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Recap: Children Of Time S 1 E Finale
This is it. The big four-part finale that the entire season has been building up to. And it is enormous, easily the length of the rest of the season. This page is one huge spoiler, so if you don't want that, click back now!

In "Dynamics of a Point"...

The Doctor returns the gang to London, November 1895, then takes the TARDIS over to the Cardiff Rift to refuel. And that's the last event ripped directly from Nu Who's Season 3, specifically from "Utopia". Holmes is only getting darker and moodier, and Watson insists that their time in the TARDIS is up. Holmes needs to move on with his life now, needs the stability of being home.

The Doctor reluctantly agrees, heartbroken to have to leave his kids. Naturally, things fall apart completely in his absence. Holmes accepts the case of the Bruce-Partington Plans from his brother but doesn't include Watson in the deal; they proceed to have a tremendous falling-out which results in the Watsons leaving 221B.

Beth insists on joining the Irregulars and helping Holmes out on his new case, to the point where she tells him point-blank that she's coming along for the ride whether he takes her or not. Holmes isn't at all happy but agrees. Eventually, however, she admits that she knows this case, and Holmes forcefully ensures that she'll return to 221B while he continues his investigation. Two vehement arguments follow, the latter ending on a decidedly dark note. Holmes apologizes, but Beth ends up calling him out on his actions. Still, she says that leaving will break her heart, and Holmes admits that he doesn't want her to go.

Holmes ends up failing his investigation but isn't given time to dwell on it before he's kidnapped by Torchwood agents. And his host is none other than Professor James Moriarty, alive and apparently in his forties. Moriarty explains the incredible circumstances of how he survived Reichenbach and rounds his tale off by declaring that Time is freezing over thanks to Holmes breaking one of his Fixed Points. Enter Colonel Sebastian Moran with a struggling Beth, who'd followed Holmes here and been caught by Moran. Moriarty realizes that, in Frozen Time, Beth is a Temporal Paradox, and he explains that she will have to die to keep Time stable. Beth escapes, but Holmes is subdued by Moriarty. Watson is then brought into the equation, and Moriarty brutally exploits the friendship to force Holmes to capitulate to his will. It's quite simple: Moriarty wants to remake the Great Detective into himself.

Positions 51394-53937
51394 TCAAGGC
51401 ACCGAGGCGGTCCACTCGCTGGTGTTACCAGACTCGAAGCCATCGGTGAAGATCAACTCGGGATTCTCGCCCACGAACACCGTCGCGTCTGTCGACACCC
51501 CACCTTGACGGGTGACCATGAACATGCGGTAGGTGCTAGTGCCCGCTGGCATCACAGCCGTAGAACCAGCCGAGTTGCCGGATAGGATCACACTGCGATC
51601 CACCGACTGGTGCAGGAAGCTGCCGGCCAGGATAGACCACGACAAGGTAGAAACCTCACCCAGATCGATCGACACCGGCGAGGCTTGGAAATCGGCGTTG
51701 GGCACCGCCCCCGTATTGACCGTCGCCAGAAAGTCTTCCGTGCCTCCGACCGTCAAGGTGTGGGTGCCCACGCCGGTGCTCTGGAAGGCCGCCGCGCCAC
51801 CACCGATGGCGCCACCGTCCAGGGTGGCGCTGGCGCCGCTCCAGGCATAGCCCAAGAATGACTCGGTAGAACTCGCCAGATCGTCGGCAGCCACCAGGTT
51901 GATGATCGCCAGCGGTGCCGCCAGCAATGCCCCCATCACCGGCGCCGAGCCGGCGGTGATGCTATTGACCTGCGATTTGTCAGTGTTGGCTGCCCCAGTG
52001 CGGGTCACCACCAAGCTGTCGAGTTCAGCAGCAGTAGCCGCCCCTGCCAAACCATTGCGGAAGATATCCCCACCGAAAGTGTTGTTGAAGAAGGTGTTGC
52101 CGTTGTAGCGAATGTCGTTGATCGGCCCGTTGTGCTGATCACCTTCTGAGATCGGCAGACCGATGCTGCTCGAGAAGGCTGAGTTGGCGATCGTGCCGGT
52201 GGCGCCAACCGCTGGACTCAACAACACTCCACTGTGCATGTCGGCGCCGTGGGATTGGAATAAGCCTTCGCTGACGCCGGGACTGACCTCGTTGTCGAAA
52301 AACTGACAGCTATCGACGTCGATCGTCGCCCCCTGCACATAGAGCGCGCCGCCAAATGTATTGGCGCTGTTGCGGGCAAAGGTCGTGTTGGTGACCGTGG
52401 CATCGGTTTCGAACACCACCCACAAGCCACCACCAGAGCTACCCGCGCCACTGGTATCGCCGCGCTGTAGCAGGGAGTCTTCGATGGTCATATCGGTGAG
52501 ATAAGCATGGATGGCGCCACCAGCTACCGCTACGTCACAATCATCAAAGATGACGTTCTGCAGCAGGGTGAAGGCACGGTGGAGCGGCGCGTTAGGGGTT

In "The Dying Detective"...

The world is stuck in November 1895. Holmes and Watson are Moriarty's prisoners, Holmes having Jumped Off The Slippery Slope after being given a Sadistic Choice. The Doctor and the TARDIS are trapped inside the Cardiff Rift going haywire.

On the run from Moran, Beth reaches Mycroft's office to get information on Oberstein, intending to track him down and get the Bruce-Partington Plans back to their rightful place. But once she acquires her data, Moran reappears and shoots Mycroft, Beth narrowly escaping the same fate. She reaches the Irregulas, with whom Sally has been staying, and from there heads off with the current lead Irregular, Will, to find Oberstein and get the papers back. They succeed, but their hard work is all for naught. Time remains frozen, and Sally realizes that the case was never the issue — it was always the friendship between her husband and his best friend.

Meantime, Moriarty is working on corrupting Holmes, a process that Holmes allows quite willingly, sick of dealing with emotions and heartache. Watson is subjected to witnessing the process on his own phone, thanks to Moriarty.

Nikola Tesla and George Westinghouse join the womenfolk and the boys, and the band of misfits grows into a working, fighting family unit. Sally soon learns that she is pregnant, and as the group plans rescues for Holmes and Watson, they also seek out a truly safe place for Sally and the younger boys to stay.

Several months later, Beth has an all-too-close encounter with Moran, who tries and nearly succeeds in raping her before killing her. The Irregulars intervene, and Moriarty tells Holmes that Beth has been killed, testing his progress. He finds it wanting: Holmes is obviously a bit shaken and lying when he expresses congratulations for Moran.

Eventually, the baby is born, a daughter whom Sally names after her best friend: Kathy. The group gears up at last for their double-rescue, which will occur in two different parts of London but must happen at the same time, lest Moriarty find out about the one and make it utterly impossible to reach the other. This means an uphill battle of wills for Beth versus the rest of the "family," who don't at all approve of her plan to slip into Moriarty's main base alone.